How to Scrum

 
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By Allen Underwood, Michael Outlaw, Joe Zack, Allen Underwood, Michael Outlaw, and Joe Zack. Discovered by Player FM and our community — copyright is owned by the publisher, not Player FM, and audio is streamed directly from their servers. Hit the Subscribe button to track updates in Player FM, or paste the feed URL into other podcast apps.

We discuss the parts of the scrum process that we’re supposed to pay attention to while Allen pronounces the m, Michael doesn’t, and Joe skips the word altogether.

If you’re reading this episode’s show notes via your podcast player, just know that you can find this episode’s show notes at https://www.codingblocks.net/episode156. Stop by, check it out, and join the conversation.

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News

  • Hey, we finally updated the Resources page. It only took a couple years.
  • Apparently we don’t understand the purpose of the scrum during rugby. (Wikipedia)

@CodingBlocks hi chaps! Big fan of the show! Still working thru the backlog. As for the latest episode, as a kiwi I have to tell you what a scrum really is, or show you some footage 🙂 This is a scrum! https://t.co/poaROdr2DE

— David Stevenson (@fxgai) March 29, 2021

Standup Time

User Stories

  • A user story is a detailed, valuable chunk of work that can be completed in a sprint.\
  • Use the INVEST mnemonic created by Bill Wake:
    • I = Independent – the story should be able to be completed without any dependencies on another story
    • N = Negotiable – the story isn’t set in stone – it should have the ability to be modified if needed
    • V = Valuable – the story must deliver value to the stakeholder
    • E = Estimable – you must be able to estimate the story
    • S = Small – you should be able to estimate within a reasonable amount of accuracy and completed within a single sprint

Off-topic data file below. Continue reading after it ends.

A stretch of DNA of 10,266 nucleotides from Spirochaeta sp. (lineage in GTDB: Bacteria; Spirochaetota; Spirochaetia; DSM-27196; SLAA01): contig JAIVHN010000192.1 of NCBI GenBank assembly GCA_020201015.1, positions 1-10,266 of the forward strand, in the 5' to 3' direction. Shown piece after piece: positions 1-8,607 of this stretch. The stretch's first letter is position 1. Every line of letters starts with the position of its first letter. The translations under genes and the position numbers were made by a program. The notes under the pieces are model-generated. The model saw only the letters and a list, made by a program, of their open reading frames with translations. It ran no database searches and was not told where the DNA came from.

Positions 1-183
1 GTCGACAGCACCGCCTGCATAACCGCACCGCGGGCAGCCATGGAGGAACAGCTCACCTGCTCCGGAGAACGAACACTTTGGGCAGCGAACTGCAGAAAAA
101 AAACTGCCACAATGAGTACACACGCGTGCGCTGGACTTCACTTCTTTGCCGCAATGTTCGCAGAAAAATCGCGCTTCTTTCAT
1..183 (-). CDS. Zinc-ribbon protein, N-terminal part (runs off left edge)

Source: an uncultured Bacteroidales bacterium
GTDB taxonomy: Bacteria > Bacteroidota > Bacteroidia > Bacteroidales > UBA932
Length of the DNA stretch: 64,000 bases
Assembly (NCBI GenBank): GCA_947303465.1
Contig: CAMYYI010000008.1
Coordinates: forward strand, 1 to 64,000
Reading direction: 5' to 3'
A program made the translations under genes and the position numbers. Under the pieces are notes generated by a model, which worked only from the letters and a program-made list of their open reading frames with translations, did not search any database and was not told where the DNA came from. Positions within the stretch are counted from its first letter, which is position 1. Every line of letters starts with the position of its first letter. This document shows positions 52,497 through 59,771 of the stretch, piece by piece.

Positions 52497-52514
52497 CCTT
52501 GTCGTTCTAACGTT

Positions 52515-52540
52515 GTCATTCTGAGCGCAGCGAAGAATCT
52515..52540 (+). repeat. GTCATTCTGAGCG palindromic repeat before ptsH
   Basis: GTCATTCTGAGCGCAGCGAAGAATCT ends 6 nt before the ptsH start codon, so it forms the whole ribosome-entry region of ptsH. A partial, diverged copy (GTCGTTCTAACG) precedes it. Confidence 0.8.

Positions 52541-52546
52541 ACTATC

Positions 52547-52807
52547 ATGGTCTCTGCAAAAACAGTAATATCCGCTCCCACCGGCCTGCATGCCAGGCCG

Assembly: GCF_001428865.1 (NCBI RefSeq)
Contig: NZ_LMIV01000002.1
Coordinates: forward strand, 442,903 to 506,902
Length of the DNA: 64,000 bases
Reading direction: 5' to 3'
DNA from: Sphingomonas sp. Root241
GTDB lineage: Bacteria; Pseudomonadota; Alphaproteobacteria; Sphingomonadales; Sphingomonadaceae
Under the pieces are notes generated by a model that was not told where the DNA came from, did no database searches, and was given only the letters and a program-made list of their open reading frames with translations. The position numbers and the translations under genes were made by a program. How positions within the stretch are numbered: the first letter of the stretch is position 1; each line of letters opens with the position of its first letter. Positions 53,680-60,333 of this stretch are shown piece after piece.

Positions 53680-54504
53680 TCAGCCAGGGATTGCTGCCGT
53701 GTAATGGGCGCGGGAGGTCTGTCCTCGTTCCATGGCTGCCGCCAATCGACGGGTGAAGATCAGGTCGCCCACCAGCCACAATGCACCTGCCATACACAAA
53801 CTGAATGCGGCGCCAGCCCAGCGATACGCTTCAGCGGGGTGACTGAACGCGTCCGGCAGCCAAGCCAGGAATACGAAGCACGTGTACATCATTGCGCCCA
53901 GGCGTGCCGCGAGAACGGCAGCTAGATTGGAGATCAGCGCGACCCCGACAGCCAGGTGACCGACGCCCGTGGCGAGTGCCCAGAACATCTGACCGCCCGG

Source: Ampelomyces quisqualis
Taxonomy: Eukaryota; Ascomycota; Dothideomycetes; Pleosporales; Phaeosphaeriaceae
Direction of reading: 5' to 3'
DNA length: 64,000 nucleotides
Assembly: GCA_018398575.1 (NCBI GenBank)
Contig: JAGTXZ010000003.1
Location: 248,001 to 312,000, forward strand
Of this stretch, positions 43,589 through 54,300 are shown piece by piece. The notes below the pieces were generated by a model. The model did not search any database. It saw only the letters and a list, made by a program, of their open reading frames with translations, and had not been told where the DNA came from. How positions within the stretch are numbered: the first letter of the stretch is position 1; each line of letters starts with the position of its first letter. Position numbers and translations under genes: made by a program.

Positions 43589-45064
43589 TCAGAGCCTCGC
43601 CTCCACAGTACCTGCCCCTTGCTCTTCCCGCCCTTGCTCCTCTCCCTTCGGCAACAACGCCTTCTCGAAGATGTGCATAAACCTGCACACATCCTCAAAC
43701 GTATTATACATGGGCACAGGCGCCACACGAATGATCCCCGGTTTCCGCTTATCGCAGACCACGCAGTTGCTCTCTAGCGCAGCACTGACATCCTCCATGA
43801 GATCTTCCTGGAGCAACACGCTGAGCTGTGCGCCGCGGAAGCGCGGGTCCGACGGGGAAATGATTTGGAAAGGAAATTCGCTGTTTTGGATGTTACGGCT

• T = Testable – the story must have criteria that allow it to be testable

Stories Should be Written in a Format Very Much Like…

“As a _____, I want _____ so that _____.”, like
“As a user, I want MFA in the user profile so I can securely log into my account” for a functional story, or
“As a developer, I want to update our version of Kubernetes so we have better system metrics” for a nonfunctional story.

Stories Must have Acceptance Criteria

  • Each story has it’s own UNIQUE acceptance criteria.
  • For the MFA story, the acceptance criteria might be:\
    • Token is captured and saved.
    • Verification of code completed successfully.
    • Login works with new MFA.
  • The acceptance criteria defines what “done” actually means for the story.

Set up Team Boundaries

  • Define “done”.
    • Same requirement for ALL stories:
      • Must be tested in QA environment,
      • Must have test coverage for new methods.
  • Backlog prioritization or “grooming”.
    • Must constantly be ordered by value, typically by the project owner.
  • Define sprint cadence
    • Usually 1-4 weeks in length, 2-3 is probably best.
    • Two weeks seems to be what most choose simply because it sort of forces a bit of urgency on you.

Estimates

  • Actual estimation, “how many hours will a task take?”
  • Relative estimation, “I think this task will take 2x as long as this other ticket.”
  • SCRUM uses both, user stories are compared to each other in relative fashion.
  • By doing it this way, it lets external stakeholders know that it’s an estimate and not a commitment.
  • Story points are used to convey relative sizes.
  • Estimation is supposed to be lightweight and fast.

Roadmap and Release Plan

  • The roadmap shows when themes will be worked on during the timeframe.\
    • You should be able to have a calendar and map your themes across that calendar and in an order that makes sense for getting a functional system.
  • Just because you should have completed, functional components at the end of each sprint, based on the user stories, that doesn’t mean you’re releasing that feature to your customer. It may take several sprints before you’ve completed a releasable feature.